Muhammad bin Yusuf as-Sanusi al-Ash'ari (d. 895H) Quoting Poetry From Ibn Taymiyyah: If I Reached Fakhr ud-Din ar-Razi, I Would Have Beaten His Head With My Staff
Posted by Abu.Iyaad on Saturday, September, 12 2009 and filed under Articles
Key topics: As-Sanusi Ibn Taymiyyah Fakhr Ud-Din Ar-Razi As-Sanusi Ibn Taymiyyah Fakhr Ud-Din Ar-Razi

Prominent Later Ash'ari, Muhammad bin Yusuf as-Sanusi (d. 895H) on Fakhr ud-Din ar-Razi (d. 606H) and the Ash'ari Shaykhs Warning From His Books And His Mentioning of Poetry From Shaykh ul-Islaam Ibn Taymiyyah With His Isnaad Regarding ar-Razi And One Of His Books!

As-Sanusi (d. 895H) is one of the later Ash'ari Scholars who has some works that are held in high regard by the Ash'arites and which are study manuals for them. In this article, we want to highlight that many Later Ash'aris warned from the books of ar-Razi because in attempting to refute Ahl us-Sunnah in their belief that Allaah is above the Throne, above His creation, ar-Razi unscrupulously gathered together the doubts and arguments of the Philosophers, Jahmites and Mu'tazilah - just to prove that point - even if it meant that the arguments he used would invalidate his own (Ash'arite) creed in other areas. For this reason, he was criticized and rebuked and his books warned against by the Ash'arites who came after him.

Here is the cover to his book "Sharh al-Kubraa", which is an Egyptian print dated just before 1900, just before the turn of the 20th century:

On page 22-23 of this book as-Sanusi says about Fakhr ud-Din ar-Razi:

Which translates as:

And it could be plausible that the reason for his supplication with this is what he knew of his condition of craving to memorize the opinions of the Philosophers and the People of Desires and propagation of their doubts and his strengthening their citation alongside his weakness in determining the reply to many of them - based upon what is apparent from his authorship. And they pilfered him (i.e. won him over) in some beliefs, and he departed (getting) close to their abominable desires. For this reason, the Shaykhs warn from looking into much of his authorship.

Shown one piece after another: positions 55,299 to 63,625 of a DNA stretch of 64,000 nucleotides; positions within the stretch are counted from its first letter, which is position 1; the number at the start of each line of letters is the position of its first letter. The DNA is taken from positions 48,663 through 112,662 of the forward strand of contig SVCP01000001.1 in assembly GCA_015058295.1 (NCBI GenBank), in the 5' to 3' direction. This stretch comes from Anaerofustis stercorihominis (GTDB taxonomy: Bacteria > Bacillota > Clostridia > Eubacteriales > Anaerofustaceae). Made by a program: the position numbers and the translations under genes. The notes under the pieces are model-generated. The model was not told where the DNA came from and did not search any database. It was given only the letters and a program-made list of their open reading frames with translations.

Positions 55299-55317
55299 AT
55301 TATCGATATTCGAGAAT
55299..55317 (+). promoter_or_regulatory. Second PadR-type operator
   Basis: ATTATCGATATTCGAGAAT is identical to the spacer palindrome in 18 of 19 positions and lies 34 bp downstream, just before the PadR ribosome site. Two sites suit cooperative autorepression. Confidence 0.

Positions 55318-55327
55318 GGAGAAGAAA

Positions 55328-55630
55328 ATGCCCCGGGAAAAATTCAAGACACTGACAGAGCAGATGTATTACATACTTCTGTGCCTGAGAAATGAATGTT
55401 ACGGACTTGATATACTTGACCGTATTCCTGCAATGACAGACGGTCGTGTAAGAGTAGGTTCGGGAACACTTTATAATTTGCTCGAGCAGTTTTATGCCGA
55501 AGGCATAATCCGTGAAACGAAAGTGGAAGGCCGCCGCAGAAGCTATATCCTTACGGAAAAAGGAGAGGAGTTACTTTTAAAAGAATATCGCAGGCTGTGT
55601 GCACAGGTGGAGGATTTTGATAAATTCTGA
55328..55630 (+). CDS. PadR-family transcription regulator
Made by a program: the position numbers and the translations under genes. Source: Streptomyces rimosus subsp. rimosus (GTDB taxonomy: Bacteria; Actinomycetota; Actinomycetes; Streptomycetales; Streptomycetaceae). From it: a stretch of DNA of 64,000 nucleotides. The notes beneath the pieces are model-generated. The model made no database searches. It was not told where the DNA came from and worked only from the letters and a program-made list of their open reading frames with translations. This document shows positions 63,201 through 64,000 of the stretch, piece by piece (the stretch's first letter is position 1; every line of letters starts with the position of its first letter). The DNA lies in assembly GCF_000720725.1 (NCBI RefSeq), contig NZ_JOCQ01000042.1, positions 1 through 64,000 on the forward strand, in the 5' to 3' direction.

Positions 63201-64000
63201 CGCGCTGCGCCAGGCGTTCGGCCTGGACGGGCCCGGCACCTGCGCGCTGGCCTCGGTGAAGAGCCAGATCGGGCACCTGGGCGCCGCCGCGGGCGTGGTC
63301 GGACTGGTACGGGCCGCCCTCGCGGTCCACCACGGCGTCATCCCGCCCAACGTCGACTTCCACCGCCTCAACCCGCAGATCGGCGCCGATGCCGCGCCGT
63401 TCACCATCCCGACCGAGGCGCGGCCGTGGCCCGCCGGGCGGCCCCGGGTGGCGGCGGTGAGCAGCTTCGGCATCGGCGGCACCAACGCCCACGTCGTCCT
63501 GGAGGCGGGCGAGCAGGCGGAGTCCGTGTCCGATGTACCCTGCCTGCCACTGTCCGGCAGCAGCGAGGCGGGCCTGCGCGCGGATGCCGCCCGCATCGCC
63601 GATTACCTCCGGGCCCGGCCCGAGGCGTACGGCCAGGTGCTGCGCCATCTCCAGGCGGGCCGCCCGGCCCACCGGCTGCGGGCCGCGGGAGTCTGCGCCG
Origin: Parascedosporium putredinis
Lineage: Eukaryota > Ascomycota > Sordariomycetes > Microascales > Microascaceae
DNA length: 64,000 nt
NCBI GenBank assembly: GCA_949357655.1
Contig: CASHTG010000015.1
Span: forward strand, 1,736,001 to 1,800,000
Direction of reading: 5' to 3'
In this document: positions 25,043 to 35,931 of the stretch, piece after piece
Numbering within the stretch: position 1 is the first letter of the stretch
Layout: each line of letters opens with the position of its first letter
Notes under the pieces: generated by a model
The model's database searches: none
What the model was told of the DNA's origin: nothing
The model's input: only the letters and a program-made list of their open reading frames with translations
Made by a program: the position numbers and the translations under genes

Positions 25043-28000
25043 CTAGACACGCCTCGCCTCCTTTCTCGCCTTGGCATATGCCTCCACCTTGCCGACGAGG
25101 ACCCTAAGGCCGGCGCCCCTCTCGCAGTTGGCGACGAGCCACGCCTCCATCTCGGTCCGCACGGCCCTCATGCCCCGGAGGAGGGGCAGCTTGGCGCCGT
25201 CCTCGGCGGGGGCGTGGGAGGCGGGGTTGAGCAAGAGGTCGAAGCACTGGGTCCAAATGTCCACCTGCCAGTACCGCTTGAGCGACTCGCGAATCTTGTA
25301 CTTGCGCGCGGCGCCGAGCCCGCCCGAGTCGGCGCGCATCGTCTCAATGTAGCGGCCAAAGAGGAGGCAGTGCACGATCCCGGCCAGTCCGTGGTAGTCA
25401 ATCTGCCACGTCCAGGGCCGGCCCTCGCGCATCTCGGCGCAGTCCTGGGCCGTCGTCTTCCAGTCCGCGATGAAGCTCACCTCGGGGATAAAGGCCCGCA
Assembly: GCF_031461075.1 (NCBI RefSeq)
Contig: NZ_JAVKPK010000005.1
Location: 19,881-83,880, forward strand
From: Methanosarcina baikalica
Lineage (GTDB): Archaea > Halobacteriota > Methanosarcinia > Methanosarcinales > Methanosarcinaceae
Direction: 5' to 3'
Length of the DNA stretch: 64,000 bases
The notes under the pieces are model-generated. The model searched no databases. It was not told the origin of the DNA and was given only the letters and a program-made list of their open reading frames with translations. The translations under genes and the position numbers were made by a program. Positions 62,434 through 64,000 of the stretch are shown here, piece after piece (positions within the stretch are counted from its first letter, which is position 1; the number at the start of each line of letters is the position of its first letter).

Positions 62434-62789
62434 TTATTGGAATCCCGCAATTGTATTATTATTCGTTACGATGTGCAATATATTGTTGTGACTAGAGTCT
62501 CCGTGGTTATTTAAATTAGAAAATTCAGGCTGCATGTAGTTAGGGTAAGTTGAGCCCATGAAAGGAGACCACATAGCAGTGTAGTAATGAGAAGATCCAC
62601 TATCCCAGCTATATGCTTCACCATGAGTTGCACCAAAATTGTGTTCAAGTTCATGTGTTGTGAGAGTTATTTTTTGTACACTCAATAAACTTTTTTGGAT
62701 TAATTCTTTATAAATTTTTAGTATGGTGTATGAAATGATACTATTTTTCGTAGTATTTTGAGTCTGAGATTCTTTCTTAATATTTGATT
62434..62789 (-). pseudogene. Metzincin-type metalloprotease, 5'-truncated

The Shaykh Abu Abdullah Muhammad bin Ahmad al-Muqri at-Tilmisani (may Allaah have mercy upon him and be pleased with him) said, "Whoever ascertained the speech of Ibn al-Khateeb (i.e. ar-Razi) will find him stronger in corroborating the doubts than in separating from them (i.e. in repelling them), and in this there is what is not hidden (of the warning against his books). My Shaykh, Abu Abdullah al-Iblee recited poetry to me, saying: Abdullah bin Muhammad bin Ibraheem az-Zamuri recited poetry to me, saying: Taqi ud-Din Ibn Taymiyyah recited some poetry of his to me, saying:

"Muhassal Fee Usool ud-Din", and his "Haasil"
And his "Tahseel", it is knowledge without religion
The foundation of misguidance is in manifest falsehood
For whatever is in it, then most of is the inspiration of the devils

He (as-Zamuri) said: And in his hand he (Ibn Taymiyyah) had a staff and he said, "If I reached Fakhr ud-Din I would have beaten him on his head with my staff" End (of quote).

Here we have a prominent figure of the later Ash'arites saying that the Ash'arite Shaykhs warned from the books of ar-Razi due to his being confused and mixed up with the doubts of the Philosophers, and he even brings, with his isnaad, some poetry from Shaykh ul-Islaam Ibn Taymiyyah about one of the books of ar-Raazee, "Mahsul Fee Usool ud-Din", and also alluding to two other books (of ar-Razi's students) through the words "Haasil" and "Tahseel". And the poetry of Ibn Taymiyyah means that anyone acquiring and going through the book of ar-Razi, and the other two books, will simply gain knowledge but lose his religion, and most of what is in them is plain falsehood and inspired by the devils.

The point being here that ar-Razi, in his book "Asaas ut-Taqdees" which Ibn Taymiyyah refuted, brought the doubts of the Philosophers, and in particular he has employed elements of the proof through composition (at-tarkeeb) which is what the Philosophers use to establish a Maker for the universe, however this same proof is used to negate any and all attributes for Allaah, because they claim they necessitate the present of distinguishable parts (ajzaa') within the Essence, and thus render Allaah to be composite (murakkab).

For the record it should be pointed out that as-Sanusi being an Ash'ari and propounding a creed based upon the notions of "al-jawhar wal-'arad" would not agree with much of the creed of the Salaf, the Ahl us-Sunnah wal-Jamaa'ah, and thus his quotation from Ibn Taymiyyah in this context only shows the great reprimand with which ar-Razi was subject to and not that as-Sanusi was in agreement with Ibn Taymiyyah's creed of affirming Allaah is above the Throne, with His Essence which is the creed of the entirety of the Salaf (al-Qurtubi: see here) and the Early Ash'aris (see here).